Innovators are quickly entering and creating new markets — and subscription commerce is a big part of it. Just look at how companies like Birchbox, RocksBox, and StitchFix have changed the way consumers shop by using a subscription-based model. This approach helps brands gain critical customer data that can be used to retain customers in an evolving and competitive market while boosting revenue streams.
These retailers are entering new territory inundated with fierce competitors and disruptors. To be successful, they need to take critical steps beforehand. For this reason, retailers need to be agile and able to align with industry trends as they occur.
Look at Dollar Shave Club (DSC), one of the first subscription-based models in the razor industry. As more competitors entered the space, DSC needed a way to differentiate and maintain its position as the first mover in the personal grooming market. DSC was able to determine that virtually none of its members used skin care products after shaving. So, the company used its industry expertise and brand awareness to launch a skin-care line made available exclusively to members, making it simpler for them to purchase the product and integrate it into their daily routine and budgets.
In order for this model to be effective, all customer engagement data must be captured and analyzed in real time. Retailers can use this information to inform incentives, customer loyalty programs, product road maps and more. They can also take advantage of this data to create strong customer profiles and deliver personalized, contextualized experiences across multiple touch-points. Over time, brands can use the historic and continually updated data to provide personalized messages based on each customer’s unique preferences and data. Ultimately, this helps to foster a long-term relationship built on trust and loyalty.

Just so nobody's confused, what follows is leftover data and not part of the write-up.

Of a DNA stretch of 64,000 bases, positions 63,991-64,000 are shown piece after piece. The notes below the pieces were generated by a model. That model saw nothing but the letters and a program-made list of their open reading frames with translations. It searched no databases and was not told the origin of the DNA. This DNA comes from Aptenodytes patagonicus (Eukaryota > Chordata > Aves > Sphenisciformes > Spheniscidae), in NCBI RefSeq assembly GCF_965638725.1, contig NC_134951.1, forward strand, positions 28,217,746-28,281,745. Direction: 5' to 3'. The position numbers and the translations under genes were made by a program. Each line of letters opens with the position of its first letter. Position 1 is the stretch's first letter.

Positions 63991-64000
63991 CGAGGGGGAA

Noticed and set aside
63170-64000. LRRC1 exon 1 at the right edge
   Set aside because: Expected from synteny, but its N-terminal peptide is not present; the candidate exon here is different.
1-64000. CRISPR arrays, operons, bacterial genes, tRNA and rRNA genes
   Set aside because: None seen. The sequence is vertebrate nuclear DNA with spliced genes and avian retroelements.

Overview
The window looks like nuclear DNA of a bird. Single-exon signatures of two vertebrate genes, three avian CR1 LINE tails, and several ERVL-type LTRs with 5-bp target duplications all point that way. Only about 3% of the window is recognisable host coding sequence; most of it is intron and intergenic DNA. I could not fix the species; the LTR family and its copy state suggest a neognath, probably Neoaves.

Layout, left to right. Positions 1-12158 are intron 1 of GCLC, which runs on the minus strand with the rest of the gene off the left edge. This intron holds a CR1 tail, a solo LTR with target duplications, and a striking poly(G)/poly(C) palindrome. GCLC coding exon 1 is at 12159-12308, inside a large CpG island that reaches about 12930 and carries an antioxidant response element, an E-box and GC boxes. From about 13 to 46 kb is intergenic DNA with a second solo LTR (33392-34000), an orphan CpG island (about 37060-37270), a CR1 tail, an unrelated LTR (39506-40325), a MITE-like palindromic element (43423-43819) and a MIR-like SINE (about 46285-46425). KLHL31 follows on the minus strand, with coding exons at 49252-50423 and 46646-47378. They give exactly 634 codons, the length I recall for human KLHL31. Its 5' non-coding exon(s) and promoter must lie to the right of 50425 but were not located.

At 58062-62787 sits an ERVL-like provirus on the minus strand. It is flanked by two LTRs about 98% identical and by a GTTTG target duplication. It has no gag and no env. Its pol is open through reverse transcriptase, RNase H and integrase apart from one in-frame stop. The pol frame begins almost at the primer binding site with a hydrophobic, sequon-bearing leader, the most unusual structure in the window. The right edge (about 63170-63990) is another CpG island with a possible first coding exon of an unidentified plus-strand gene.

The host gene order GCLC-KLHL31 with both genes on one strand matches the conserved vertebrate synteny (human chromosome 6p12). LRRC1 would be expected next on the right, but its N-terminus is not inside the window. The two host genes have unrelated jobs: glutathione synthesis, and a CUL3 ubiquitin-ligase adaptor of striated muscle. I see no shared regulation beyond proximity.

Lastly, when using a subscription model, retailers should re-evaluate their partner networks’ value chains to identify businesses willing to share revenue streams and quickly grow their customer base. Partners should be seen as comrades in the move to digital subscriptions. By bundling their products or services with those of their partners, brands can offer a stronger value proposition to the end customer.
One successful example is Birchbox, a leading disruptor that’s strategically partnered with the right brands to create a service that customers want. Birchbox follows a subscription model whereby members receive samples of cosmetics and a range of health and beauty aids each month. By partnering with well-known brands, Birchbox has expanded its customer base to reach additional shoppers interested in its partners’ products. Birchbox partners also benefit by increasing their brand awareness and introducing their products to new customers, which will likely yield additional sales.
While brick-and-mortar stores certainly aren’t going anywhere, the retailers that will succeed in the digital economy are those catering to customers across channels and providing individualized shopping experiences.
When a subscription commerce model is successful, it can boost revenue, enhance customer loyalty and bring in new customers. With consumers driving their own shopping experiences, the subscription model gives retailers both the flexibility and data needed to give customers what they really want.